How To Create Inspiration

Updated: Nov 22, 2019

Like most complicated relationships, your creative process is typically one that starts with the best of intentions and eventually evolves into an unhealthy mess where you’ve lost all sense of boundaries and feel powerless to it’s hold on you. You tell yourself you’re going to be creative and you do, literally, everything else instead until you no longer have time to get those creative juices flowing.



Or you spend hours creating and are so immersed in your project that you, once again, break plans with your family and friends at the last minute. You go off the radar for days and come to the surface to find your business’s bills aren’t paid and your employees are unhappy. Creativity is a gift but it also can be an incredible burden, especially when you don’t feel like you have any control as to when it occurs and how to use it productively.


The first step in a healthy relationship with your process is recognizing when you typically are at your most creative. This typically falls into one of three categories. Depending on the task and the deliverable, your approach to your own creative style may vary. Creativity is adaptable and you may need to apply one or all three strategies to accomplish a task.


The Miners: The first kind of creative process is when someone slowly chips away at a creative task. This involves transitioning into a creative space perhaps first thing in the morning or late at night, and factoring in the time to get into this creative flow and out of it again.


The Juicers: These people tend to spend pulpy amounts of time in a creative space, often days in a row, and then spend several days afterward doing more left-brain, business & life admin. They squeeze their creativity, and gulp it down when it's flowing.


The Procrastinators: And then, there’s the procrastinators (👋🏻). No judgement, these creatives tend to be forces of nature. These are the individuals who wait until the very last minute to pursue a creative project and then fully immerse themselves in the adrenaline rush of the last minute thrill of doing their best possible work. Personally, I think procrastination can be a really powerful tool for this very reason. When there’s zero time left on the clock, you are forced to commit like a bachelorette on the bachelor and just go for it because everything ever depends on it (sort of).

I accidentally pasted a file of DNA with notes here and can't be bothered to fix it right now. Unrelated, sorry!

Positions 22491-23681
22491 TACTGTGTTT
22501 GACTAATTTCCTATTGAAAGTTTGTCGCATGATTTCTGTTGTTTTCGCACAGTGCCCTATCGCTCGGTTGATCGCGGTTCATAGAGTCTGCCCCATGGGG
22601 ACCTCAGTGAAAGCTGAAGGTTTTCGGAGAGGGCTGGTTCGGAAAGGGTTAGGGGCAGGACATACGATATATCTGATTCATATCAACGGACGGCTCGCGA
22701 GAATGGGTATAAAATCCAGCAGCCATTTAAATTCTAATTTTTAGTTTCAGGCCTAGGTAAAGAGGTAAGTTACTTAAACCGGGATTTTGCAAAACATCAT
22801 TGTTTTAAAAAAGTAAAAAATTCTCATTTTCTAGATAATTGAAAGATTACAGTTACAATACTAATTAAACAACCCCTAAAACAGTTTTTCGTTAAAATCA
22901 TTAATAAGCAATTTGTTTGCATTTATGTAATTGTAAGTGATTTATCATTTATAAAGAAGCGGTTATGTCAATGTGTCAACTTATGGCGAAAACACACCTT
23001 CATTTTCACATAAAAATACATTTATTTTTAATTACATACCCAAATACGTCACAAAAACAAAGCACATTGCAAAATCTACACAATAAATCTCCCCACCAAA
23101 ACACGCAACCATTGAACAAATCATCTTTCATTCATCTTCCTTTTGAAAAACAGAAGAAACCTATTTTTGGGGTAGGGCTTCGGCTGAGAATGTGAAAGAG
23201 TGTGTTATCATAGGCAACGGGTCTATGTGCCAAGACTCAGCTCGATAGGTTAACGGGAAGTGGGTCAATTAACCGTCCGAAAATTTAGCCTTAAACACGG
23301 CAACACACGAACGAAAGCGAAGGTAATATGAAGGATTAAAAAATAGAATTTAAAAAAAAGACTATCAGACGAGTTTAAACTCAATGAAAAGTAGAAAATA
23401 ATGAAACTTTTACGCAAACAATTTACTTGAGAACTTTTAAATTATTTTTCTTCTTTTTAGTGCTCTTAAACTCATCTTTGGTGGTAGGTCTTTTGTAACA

Turly, understand which category you typically fall in.


Do you find yourself waking up with brilliant ideas? Does inspiration come in waves and you find yourself going off the radar in an effort to capture your illusive ideas? Maybe (like me) you procrastinate on a task and then just hop to it with several all-nighters.


Recognize which process you really adore and figure out ways to make it work in your favor.


Create a space to truly express with zero distractions and obligations. This doesn’t have to be work project. Start to explore anything you want in these moments. Practice shifting your creative process as being something you do exclusively for yourself without the need to create for anyone but you. Creativity, after all, is a skill just like anything else and you have to practice it in order to hone your craft.


Once you’ve started regularly commiting to a certain creative process, create a system for capturing an idea. Write those ideas down in Trello or Evernote or just a regular old-fashioned notebook. By focusing in on capturing ideas, you’re going to have more of them. You’re going to make it habitual. And you’ll find in time, this creative mindset will translate over to other aspects of your life and aid in problem solving within your business.


Leaning into this creative feeling, especially when it feels like a waste of time, will actually help you problem solve. Beyond that, if you're the procrastinating type, do yourself and EVERYONE in your life a favor and clear your schedule, communicate your upcoming deadlines and let your people know you're going offline for a few days/hours/weeks and you'll return to human form post-deadline, and fear the wrath (or unanswered calls & emails) in the meantime.


Take back control of your creative process, and recognize the power that comes with doing so, to come up with out of the box solutions in all aspects of your life.







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